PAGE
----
The United States has conducted another freedom of navigation operation (FONOP) in the South China Sea. On January 30, the guided-missile destroyer USS Curtis Wilbur sailed within twelve nautical miles of Triton Island, a naturally formed feature, in the Paracel islands in the South China Sea. That group is claimed by China, Taiwan and Vietnam but is occupied by China.
The purpose of the latest FONOP was much clearer than that of America’s previous FONOP in the region. In October last year, the destroyer USS Lassen sailed within twelve nautical miles of Subi Reef occupied by China in the Spratly group of islands. Uncertainty surrounding what that operation was trying to demonstrate led to U.S. Defense Secretary Ashton Carter some two months later providing a rather less than crystal-clear explanation.
The Lassen incident was confused because it took place in hotly disputed waters near one of China’s ‘artificial’ islands well off any established shipping lane. The Lassen was challenged by Chinese naval units during the transit. Strong diplomatic protests subsequently followed from Beijing to Washington.
In comparison with the Lassen incident, the Curtis Wilbur operation was a ‘soft’ FONOP. By ‘soft,’ I mean a relatively less provocative routine navigational event such as most FONOPs regularly carried out by the U.S. Navy.
The U.S. Defense Department Web site on the Freedom of Navigation (FON) program shows that the United States conducted FONOPs against nineteen countries in 2014, including China. The excessive claims by China that were the target of a FONOP were: “Excessive straight baselines; jurisdiction over airspace above the EEZ; restriction on foreign aircraft flying through an Air Defense Identification Zone (ADIZ) without the intent to enter national airspace; domestic law criminalizing survey activity by foreign entities in the EEZ.” Similar FONOPs have been made every year since 2009. The Curtis Wilbur FONOP was challenging two claims by China—the straight baselines claimed around the Paracel (Xisha) Islands and China’s requirement for prior notification of a warship transiting its territorial sea.
The Curtis Wilbur operation was also ‘soft’ because it involved a ship transiting along a well-used shipping lane past a naturally formed feature. Vessels transiting through the Paracels pass well within twelve nautical miles of various features in the group. I did so myself several years ago when travelling in a large container ship from Hong Kong to Port Klang in Malaysia. There were other merchant ships at the time doing likewise. Over the years, warships of various countries, including the United States, have probably also done so without being challenged by China. It’s an established shipping route between Guungzhou and Hong Kong in the north and Singapore Straits in the south and China so far has made no attempt to exercise control over the route.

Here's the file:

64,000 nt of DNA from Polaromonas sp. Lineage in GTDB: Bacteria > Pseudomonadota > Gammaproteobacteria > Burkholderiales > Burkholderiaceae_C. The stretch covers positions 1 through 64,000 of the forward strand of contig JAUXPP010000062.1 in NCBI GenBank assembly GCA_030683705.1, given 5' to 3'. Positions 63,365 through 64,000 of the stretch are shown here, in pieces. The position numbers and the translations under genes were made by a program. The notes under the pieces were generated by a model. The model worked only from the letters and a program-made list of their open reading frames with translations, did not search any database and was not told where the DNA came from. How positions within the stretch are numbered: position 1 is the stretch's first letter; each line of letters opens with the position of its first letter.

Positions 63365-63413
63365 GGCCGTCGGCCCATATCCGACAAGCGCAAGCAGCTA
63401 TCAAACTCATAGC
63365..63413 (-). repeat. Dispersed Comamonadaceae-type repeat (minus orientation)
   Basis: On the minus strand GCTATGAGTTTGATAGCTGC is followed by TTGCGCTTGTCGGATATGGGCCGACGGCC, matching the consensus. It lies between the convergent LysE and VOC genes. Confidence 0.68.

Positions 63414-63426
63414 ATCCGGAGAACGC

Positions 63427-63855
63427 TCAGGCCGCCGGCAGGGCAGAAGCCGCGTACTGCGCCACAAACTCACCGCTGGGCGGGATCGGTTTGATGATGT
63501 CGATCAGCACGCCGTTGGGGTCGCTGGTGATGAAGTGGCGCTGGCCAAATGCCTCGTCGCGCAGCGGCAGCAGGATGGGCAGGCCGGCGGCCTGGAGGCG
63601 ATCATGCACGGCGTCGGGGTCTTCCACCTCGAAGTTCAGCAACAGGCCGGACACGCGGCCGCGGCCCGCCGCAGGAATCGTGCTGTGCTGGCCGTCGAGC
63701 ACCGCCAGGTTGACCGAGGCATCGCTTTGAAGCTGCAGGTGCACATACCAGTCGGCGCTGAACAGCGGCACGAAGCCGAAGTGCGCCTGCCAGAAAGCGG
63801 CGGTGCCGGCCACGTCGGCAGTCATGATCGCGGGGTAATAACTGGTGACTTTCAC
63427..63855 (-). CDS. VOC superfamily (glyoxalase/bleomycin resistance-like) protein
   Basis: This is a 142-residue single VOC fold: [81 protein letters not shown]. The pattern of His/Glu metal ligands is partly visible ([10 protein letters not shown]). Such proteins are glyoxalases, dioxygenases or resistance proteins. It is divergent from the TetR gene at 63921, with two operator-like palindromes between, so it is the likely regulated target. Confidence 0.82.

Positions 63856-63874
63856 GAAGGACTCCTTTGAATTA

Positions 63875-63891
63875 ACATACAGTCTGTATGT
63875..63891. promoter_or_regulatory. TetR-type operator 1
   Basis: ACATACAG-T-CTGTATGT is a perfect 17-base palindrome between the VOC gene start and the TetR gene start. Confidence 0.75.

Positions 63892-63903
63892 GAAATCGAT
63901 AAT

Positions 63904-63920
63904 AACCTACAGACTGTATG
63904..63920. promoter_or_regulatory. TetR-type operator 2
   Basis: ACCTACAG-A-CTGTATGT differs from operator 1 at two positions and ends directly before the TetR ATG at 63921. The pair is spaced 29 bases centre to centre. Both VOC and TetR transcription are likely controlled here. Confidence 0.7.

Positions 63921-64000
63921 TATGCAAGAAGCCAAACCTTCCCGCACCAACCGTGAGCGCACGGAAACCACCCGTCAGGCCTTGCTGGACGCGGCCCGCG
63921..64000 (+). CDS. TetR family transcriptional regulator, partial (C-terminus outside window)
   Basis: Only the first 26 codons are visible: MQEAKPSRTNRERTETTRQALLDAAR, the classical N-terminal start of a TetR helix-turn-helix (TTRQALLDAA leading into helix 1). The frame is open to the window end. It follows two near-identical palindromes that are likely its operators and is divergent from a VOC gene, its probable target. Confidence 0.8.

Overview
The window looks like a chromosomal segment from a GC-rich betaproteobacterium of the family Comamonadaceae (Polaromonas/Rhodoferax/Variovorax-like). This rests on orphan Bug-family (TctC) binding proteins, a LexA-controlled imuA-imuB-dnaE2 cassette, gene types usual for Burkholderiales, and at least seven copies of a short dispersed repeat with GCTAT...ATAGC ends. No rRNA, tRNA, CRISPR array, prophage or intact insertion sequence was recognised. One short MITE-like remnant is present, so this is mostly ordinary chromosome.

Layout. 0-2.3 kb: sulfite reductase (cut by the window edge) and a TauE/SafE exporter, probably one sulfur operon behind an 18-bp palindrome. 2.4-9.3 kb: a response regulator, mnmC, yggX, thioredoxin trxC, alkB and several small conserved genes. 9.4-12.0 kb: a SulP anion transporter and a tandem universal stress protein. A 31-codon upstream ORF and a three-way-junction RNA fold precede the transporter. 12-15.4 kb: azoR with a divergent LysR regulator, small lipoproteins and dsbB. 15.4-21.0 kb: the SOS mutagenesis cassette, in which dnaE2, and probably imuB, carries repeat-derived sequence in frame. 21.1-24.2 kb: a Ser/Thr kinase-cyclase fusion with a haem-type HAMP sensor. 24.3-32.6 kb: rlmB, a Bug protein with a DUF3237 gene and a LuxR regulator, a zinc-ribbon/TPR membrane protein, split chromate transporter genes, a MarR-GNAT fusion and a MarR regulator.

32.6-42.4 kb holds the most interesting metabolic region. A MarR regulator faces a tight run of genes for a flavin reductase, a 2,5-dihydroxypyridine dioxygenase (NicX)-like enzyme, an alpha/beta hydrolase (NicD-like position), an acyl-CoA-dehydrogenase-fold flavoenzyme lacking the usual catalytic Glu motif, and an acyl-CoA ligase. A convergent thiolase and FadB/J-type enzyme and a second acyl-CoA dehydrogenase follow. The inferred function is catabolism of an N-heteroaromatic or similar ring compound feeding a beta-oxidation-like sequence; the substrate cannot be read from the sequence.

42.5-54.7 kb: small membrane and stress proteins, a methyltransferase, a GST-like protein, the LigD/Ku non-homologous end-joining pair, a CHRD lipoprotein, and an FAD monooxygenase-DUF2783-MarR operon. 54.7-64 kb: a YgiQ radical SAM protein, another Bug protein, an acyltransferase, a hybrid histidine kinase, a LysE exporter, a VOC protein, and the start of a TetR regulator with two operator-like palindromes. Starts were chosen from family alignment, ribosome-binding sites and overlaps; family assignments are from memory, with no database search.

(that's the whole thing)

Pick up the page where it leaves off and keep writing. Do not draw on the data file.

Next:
In comparison, the Lassen case could be seen as ‘hard’ (i.e. relatively more provocative and contentious) because the ship deliberately went off any established shipping route to demonstrate a right of passage in hotly disputed waters around an ‘artificial’ island.
What’s unusual about the Curtis Wilbur operation isn’t so much the operation itself, but rather that the United States chose to give it so much publicity. Similar operations by the U.S. military haven’t been so publicized in the past. By publicizing the event, it looks as though Washington intended to stir the pot in the South China Sea. Significantly, the event occurred just two days after the head of U.S. Pacific Command, Admiral Harry Harris’s pledge to push harder on Chinese territorial claims in the South China Sea.
Immediately after the event, the U.S. Department of Defense made an official statement claiming that the operation challenged attempts by the three claimants—China, Taiwan and Vietnam—to restrict navigation rights and freedoms.
However, despite the reference to Taiwan and Vietnam, the operation was clearly aimed at China, the current occupant of Triton Island, and the major target of U.S. FONOPs in the South China Sea. Due no doubt to the nature of the operation, the Chinese response has been more muted than that to the Lassen affair, and the Chinese didn’t directly challenge the transit by the Curtis Wilbur.
What does all this mean for Australia? On the one hand, very little. Canberra should continue our established pattern of operations in the South China Sea, notably the Operation Gateway patrols and de facto FONOPs with RAN vessels occasionally sailing within the excessive territorial sea straight baselines claimed by several littoral countries to the South China Sea. Those are ‘soft’ operations.
However, on the other hand, Australia shouldn’t escalate those operations (by conducting what might be regarded as ‘hard’ operations), focus them on any particular claimant country, or give them undue publicity. Such actions would only add to tensions in the South China Sea.
Sam Bateman is a professorial research fellow at the Australian National Centre for Ocean Resources and Security (ANCORS), University of Wollongong, and also an adviser to the Maritime Security Programme at the S. Rajaratnam School of International Studies (RSIS), Nanyang Technological University, Singapore. This article first appeared in the Strategist.
Image: Flickr/Naval Surface Warrior.